For history buffs, it's one of the best places to visit in the country. It boasts the finest open-air museum in the world, full of relics from the Pharaonic Age.
Its highlights include the temples of Karnak, the ancient royal tombs and the spectacular desert scenery that frames the city.
Top Attractions in Egypt
Pyramids of Giza
The Pyramids of Giza are the last surviving Seven Wonders of the Ancient World. Built by Pharaohs Khufu and Menkaure around 2550 BC, their sheer size has awed travellers and archaeologists through the ages.
The pyramids were used as tombs for the Pharaohs and were strategically placed along the west bank of the Nile. Inside, you'll find a maze of passageways, designed to protect the treasures that lay within as well as the Mummies.
Plan your trip for the early morning, not only to avoid the intense sun but the main pyramid has a daily quota. Only 150 people are allowed in each day, and you don't want to be turned away.
Abu Simbel is the Sun temple of King Ramses II. It's guarded by four megalithic statues of the pharaoh and is full of opulent wall paintings.
Ramses designed the entire building so that the sun's rays would align twice a year, on the date of his ascension and his birthday. However, the temple was famously moved during the 1960s to stop the erosion from Lake Nasser. As a result, the sun strikes a day later but is still a beautiful sight to withhold.
Make sure you don't miss the mural reliefs in the Hypostyle Hall. They depict the King's campaign against the Hittites in the Battle of Kadesh.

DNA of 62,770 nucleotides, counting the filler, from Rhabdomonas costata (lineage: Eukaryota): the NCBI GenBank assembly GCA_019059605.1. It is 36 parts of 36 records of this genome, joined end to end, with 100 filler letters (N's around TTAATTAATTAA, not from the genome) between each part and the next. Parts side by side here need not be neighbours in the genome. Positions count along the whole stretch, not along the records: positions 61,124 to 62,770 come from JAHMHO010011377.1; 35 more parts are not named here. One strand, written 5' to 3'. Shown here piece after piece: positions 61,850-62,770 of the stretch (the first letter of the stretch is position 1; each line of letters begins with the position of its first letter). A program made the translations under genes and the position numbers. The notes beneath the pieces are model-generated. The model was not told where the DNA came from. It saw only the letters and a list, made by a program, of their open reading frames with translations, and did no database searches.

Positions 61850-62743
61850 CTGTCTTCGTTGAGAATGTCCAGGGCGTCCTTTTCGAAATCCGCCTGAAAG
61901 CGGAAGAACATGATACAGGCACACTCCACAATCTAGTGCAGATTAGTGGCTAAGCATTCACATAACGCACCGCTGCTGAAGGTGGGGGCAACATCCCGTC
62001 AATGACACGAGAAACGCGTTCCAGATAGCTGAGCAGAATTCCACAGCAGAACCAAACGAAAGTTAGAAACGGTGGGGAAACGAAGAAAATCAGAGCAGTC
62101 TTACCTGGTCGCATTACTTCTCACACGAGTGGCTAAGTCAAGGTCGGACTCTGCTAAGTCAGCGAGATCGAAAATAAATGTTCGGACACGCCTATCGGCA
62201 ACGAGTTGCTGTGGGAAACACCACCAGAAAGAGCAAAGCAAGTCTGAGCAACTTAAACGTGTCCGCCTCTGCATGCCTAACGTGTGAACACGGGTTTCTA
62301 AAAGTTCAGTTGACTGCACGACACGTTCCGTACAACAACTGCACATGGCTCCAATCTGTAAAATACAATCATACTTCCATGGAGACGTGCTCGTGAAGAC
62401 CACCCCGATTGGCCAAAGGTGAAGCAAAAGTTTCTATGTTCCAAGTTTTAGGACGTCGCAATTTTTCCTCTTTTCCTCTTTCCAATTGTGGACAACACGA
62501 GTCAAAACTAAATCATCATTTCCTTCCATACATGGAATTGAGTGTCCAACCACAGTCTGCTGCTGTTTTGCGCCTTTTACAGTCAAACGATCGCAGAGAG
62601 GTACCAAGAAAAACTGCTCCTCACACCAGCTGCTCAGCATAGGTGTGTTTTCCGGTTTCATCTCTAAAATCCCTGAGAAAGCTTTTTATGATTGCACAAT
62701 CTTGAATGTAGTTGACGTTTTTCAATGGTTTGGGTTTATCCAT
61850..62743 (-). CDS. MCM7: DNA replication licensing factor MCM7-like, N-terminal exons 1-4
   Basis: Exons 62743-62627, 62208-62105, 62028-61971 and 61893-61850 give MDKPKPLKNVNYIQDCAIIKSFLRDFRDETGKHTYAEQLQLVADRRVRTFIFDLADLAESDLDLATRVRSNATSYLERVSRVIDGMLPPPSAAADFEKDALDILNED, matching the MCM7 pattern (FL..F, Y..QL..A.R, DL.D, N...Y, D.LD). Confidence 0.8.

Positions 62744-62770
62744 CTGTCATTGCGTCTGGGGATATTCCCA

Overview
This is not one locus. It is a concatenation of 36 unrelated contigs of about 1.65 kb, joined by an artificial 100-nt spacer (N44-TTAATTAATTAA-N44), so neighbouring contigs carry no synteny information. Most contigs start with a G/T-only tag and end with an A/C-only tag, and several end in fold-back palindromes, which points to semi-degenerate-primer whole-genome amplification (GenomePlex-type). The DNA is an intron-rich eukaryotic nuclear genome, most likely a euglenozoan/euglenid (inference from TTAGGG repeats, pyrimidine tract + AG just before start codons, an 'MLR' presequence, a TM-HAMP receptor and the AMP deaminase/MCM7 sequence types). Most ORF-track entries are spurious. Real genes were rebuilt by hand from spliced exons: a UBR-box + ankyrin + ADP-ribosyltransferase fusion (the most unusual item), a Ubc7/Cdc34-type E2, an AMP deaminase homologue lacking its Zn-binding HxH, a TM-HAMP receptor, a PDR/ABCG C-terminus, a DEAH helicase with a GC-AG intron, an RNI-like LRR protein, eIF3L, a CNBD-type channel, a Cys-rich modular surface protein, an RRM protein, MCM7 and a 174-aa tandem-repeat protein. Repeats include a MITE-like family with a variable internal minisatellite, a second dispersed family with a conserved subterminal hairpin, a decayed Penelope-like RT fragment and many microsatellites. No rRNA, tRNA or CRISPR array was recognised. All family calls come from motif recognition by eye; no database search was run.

The Egyptian Museum is a treasure trove of ancient Egypt. It's considered one of the world's greatest museum collections.
Built in the late 1800's, it opened its doors in 1902 and has been wowing visitors ever since with its dazzling amount of exhibits. Inside you'll find more than 100,000 objects including King Tutankhamen's death mask and the mummy rooms.
Due to the museum having minimal labelling, hiring a guide is not a bad idea if you want to know more about Egypt's history. If you wish to avoid the tour groups, avoid the hours of 9:00 a.m. and noon when most visit.
The Valley of the Kings
Located in 4,000-year-old Luxor, the Valley of the Kings is one of Egypt's most important historical sites.
It's home to elaborately decorated tombs that were used to enclose the pharaohs awaiting their passage to the afterlife. Some of ancient Egypt's most famous sarcophagi were discovered here including Ramses II, Amenhotep II and King Tutankhamen. But there are a number of tombs that have been found unoccupied, which only adds to the mystery of ancient Egypt.
One of the site's most interesting features is its ancient graffiti. There are over 2,100 examples dating as far back as 278 BC. The graffiti proves that the Valley was a popular attraction even in the Roman era.
The Temples of Abydos
Located in the ancient city of Abydos, there wouldn't be much to see if it wasn't for the temple. It became the epicentre of the cult of Osiris and an important burial site for the kings of Egypt.
The walls and columns of the buildings are full of beautiful hieroglyphics and paintings, showing off the artistry of the period.
But the best part about visiting the temples is the lack of crowds. Despite its archaeological importance, it still receives fewer visitors than the Pyramids of Giza.
Located only 162 km from Luxor, the temples of Abydos make a fascinating day trip and glimpse into Egypt's past.
Major International Airports in Egypt
- Cairo International Airport
- Hurghada International Airport
- Sharm el-Sheikh International Airport
- Luxor International Airport
- Marsa Alam International Airport